Relief From Cold Aches and Pains
Has your cold left you feeling achy all over? While muscle aches are more common with the flu, some people do feel tired and achy from a cold. There are medicines that can help. Here's a look at a few of them.
OTC Medicines for Aches and Pain With a Cold
Over-the-counter (OTC) medicines are those you can get without a prescription from a doctor. You can purchase them at any pharmacy and most grocery stores.
Some examples of OTC medicines for relief of aches and pain include Tylenol (acetaminophen) and anti-inflammatory drugs or NSAIDs. Anti-inflammatory drugs include aspirin, ibuprofen (Advil, Motrin), ketoprofen, and naproxen (Aleve).
Both acetaminophen and NSAIDs reduce fever and relieve pain caused by muscle aches and stiffness. Some people find that one medicine works better than the other.
Many of the OTC cold medicines have either acetaminophen or ibuprofen to help with muscle aches as well as fever and headaches that may occur with a cold.
How Do Medicines That Give Relief of Aches and Pain Work?
Acetaminophen and NSAIDs work differently. NSAIDs relieve pain by decreasing the production of prostaglandins, which are hormone-like substances that cause pain and inflammation. Acetaminophen affects the sections of the brain that receive the "pain messages" to help relieve aches and pain.
Are My Aches and Pains From a Cold or the Flu?
Viruses cause both a cold and influenza (flu), and many symptoms of a cold and flu are similar. However, there are some differences in symptoms between a cold and the flu:
- Fever, headache, and other aches and pains are common with the flu and less common with colds.
- People who have colds usually have a stuffy nose and sore throat; these symptoms are less common in people who have the flu.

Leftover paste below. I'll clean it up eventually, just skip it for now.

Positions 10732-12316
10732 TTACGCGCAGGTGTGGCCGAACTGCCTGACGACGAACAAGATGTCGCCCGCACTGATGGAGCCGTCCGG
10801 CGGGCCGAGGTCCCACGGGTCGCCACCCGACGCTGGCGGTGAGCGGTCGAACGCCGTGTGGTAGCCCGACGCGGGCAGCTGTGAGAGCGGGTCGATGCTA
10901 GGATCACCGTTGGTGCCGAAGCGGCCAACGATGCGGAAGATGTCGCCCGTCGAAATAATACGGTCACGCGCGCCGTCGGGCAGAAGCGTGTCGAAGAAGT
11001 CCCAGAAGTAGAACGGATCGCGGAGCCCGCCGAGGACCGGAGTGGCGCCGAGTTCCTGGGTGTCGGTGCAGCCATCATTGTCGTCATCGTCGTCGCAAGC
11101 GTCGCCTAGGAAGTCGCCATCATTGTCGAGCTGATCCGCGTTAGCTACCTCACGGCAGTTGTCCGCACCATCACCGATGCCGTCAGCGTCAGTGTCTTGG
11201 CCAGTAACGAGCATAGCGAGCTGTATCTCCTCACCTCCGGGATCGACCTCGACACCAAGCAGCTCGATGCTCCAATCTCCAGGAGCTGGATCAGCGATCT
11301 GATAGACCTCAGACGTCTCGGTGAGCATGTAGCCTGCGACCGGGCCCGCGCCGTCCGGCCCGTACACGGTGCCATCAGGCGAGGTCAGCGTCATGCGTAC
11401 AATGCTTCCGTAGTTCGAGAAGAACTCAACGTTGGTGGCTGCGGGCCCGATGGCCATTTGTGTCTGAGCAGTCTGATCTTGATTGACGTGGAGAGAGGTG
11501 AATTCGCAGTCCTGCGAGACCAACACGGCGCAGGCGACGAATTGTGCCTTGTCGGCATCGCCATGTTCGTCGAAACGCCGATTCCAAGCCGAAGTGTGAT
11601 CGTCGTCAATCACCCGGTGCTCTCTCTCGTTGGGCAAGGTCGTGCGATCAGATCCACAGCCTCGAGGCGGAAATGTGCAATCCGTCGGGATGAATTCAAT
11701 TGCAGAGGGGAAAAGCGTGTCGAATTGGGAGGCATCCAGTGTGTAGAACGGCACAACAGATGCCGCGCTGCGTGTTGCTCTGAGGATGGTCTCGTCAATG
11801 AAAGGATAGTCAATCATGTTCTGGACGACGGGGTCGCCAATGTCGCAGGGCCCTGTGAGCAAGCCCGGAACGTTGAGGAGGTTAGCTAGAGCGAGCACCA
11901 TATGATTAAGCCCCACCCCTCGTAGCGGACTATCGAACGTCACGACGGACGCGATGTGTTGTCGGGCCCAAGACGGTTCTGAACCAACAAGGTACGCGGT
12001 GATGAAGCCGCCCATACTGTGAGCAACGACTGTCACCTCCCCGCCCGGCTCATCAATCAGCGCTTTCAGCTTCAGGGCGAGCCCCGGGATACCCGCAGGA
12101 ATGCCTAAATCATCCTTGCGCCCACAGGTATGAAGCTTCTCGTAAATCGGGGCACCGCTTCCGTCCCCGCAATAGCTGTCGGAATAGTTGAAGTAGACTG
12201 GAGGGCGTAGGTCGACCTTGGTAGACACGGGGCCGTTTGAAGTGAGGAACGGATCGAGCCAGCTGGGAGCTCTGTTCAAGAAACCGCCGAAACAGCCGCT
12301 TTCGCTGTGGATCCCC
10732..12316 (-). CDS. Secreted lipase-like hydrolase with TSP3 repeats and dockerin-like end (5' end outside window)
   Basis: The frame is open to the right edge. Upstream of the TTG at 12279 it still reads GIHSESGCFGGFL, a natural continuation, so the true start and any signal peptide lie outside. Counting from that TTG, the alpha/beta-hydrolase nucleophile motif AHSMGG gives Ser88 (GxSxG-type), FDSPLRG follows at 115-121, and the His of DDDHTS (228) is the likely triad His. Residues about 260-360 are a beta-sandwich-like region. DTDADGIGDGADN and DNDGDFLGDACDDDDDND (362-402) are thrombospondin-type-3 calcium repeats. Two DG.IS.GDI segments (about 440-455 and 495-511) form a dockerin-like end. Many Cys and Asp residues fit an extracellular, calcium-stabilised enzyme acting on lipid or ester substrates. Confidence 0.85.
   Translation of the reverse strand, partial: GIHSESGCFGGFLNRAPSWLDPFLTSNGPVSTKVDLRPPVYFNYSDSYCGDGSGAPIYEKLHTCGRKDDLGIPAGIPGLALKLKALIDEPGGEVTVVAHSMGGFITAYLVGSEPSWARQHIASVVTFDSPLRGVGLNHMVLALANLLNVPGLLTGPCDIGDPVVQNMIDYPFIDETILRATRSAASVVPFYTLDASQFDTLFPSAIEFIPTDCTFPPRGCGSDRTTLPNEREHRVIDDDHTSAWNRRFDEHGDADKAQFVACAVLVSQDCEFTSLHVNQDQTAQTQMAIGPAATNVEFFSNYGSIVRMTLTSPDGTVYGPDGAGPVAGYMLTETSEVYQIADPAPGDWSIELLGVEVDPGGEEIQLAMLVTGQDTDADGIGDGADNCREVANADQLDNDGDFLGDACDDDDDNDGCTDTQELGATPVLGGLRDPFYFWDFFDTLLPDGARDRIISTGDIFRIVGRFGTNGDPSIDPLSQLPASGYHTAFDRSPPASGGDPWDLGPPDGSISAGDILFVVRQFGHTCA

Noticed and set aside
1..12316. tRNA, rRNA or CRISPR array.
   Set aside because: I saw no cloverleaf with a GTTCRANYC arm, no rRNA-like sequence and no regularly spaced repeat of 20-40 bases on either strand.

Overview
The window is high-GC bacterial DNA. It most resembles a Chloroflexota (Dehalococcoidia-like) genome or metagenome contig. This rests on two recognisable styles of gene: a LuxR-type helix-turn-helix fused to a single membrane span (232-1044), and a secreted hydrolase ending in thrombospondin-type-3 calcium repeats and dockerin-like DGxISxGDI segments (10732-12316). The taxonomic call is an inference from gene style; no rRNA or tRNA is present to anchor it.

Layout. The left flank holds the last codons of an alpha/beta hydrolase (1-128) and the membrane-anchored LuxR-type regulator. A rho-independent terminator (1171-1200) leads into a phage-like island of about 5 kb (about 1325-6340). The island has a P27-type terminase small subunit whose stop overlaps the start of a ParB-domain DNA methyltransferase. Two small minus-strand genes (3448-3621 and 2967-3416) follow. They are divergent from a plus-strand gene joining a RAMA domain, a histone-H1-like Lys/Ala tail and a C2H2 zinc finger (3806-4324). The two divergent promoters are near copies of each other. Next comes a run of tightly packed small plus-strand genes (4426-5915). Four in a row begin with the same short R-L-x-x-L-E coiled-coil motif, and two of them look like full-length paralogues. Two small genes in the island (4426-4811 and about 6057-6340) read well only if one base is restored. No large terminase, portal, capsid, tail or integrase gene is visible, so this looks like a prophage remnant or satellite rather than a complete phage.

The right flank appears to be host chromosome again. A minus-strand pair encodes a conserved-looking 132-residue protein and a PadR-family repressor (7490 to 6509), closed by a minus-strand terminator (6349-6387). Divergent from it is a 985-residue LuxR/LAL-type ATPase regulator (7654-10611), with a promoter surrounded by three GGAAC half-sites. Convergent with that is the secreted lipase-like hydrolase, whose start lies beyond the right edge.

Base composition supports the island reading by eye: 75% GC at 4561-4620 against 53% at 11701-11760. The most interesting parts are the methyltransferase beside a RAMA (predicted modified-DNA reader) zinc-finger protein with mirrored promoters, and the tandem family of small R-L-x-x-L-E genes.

- Symptoms of the flu often hit suddenly, causing a person to become weaker and weaker. The dry cough and fatigue of flu can last two to three weeks.
The following are signs that the flu is getting worse:
- An increase in the severity of symptoms
- High fever
- Shaking chills
- Shortness of breath
If you think you may have flu symptoms, your doctor may prescribe medication to help lessen the duration of flu symptoms.
Are Pain Relievers Safe?
When taken properly and according to the label instructions, OTC pain relievers are safe for most people. However, if you need pain relief for more than 10 days, talk to your health care provider.
While pain relievers are usually safe, side effects can occur and may be quite serious for some people. For instance, people who take blood-thinning medications or who have active stomach or bowel ulcers should not take aspirin or other anti-inflammatory drugs, such as ibuprofen and naproxen.
In addition, children and teenagers with chickenpox, "flu," or fever should not take aspirin because of the risk of Reye's syndrome, a potentially serious medical condition. Also, FDA and manufacturers now say that over-the-counter cough and cold medicines should not be given to children under age 4.